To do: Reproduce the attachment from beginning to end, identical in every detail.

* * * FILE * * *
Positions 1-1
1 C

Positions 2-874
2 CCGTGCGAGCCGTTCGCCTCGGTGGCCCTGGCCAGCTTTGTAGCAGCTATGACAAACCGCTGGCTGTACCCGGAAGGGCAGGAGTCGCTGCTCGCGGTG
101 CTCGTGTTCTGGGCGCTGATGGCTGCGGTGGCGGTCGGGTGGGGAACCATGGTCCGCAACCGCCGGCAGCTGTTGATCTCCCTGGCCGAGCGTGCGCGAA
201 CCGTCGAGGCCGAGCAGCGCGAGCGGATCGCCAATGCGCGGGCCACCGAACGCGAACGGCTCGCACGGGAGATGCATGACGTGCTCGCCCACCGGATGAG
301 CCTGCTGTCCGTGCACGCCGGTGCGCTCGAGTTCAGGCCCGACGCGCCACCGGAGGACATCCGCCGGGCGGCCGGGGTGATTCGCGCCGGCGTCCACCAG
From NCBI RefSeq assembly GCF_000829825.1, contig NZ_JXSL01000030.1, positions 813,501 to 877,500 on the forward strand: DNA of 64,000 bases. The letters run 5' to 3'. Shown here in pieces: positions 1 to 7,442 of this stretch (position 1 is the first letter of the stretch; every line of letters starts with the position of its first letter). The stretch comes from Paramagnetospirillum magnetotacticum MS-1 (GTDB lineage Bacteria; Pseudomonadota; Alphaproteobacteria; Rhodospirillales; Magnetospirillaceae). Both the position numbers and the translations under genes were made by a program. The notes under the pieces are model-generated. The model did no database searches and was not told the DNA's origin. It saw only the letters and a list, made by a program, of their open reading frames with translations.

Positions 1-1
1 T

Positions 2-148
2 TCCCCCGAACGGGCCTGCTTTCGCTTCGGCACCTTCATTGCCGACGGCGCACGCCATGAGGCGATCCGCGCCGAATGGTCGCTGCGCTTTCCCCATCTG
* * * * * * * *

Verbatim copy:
Positions 1-1
1 C

Positions 2-874
2 CCGTGCGAGCCGTTCGCCTCGGTGGCCCTGGCCAGCTTTGTAGCAGCTATGACAAACCGCTGGCTGTACCCGGAAGGGCAGGAGTCGCTGCTCGCGGTG
101 CTCGTGTTCTGGGCGCTGATGGCTGCGGTGGCGGTCGGGTGGGGAACCATGGTCCGCAACCGCCGGCAGCTGTTGATCTCCCTGGCCGAGCGTGCGCGAA
201 CCGTCGAGGCCGAGCAGCGCGAGCGGATCGCCAATGCGCGGGCCACCGAACGCGAACGGCTCGCACGGGAGATGCATGACGTGCTCGCCCACCGGATGAG
301 CCTGCTGTCCGTGCACGCCGGTGCGCTCGAGTTCAGGCCCGACGCGCCACCGGAGGACATCCGCCGGGCGGCCGGGGTGATTCGCGCCGGCGTCCACCAG
From NCBI RefSeq assembly GCF_000829825.1, contig NZ_JXSL01000030.1, positions 813,501 to 877,500 on the forward strand: DNA of 64,000 bases. The letters run 5' to 3'. Shown here in pieces: positions 1 to 7,442 of this stretch (position 1 is the first letter of the stretch; every line of letters starts with the position of its first letter). The stretch comes from Paramagnetospirillum magnetotacticum MS-1 (GTDB lineage Bacteria; Pseudomonadota; Alphaproteobacteria; Rhodospirillales; Magnetospirillaceae). Both the position numbers and the translations under genes were made by a program. The notes under the pieces are model-generated. The model did no database searches and was not told the DNA's origin. It saw only the letters and a list, made by a program, of their open reading frames with translations.

Positions 1-1
1 T

Positions 2-148
2 TCCCCCGAACGGGCCTGCTTTCGCTTCGGCACCTTCATTGCCGACGGCGCACGCCATGAGGCGATCCGCGCCGAATGGTCGCTGCGCTTTCCCCATCTG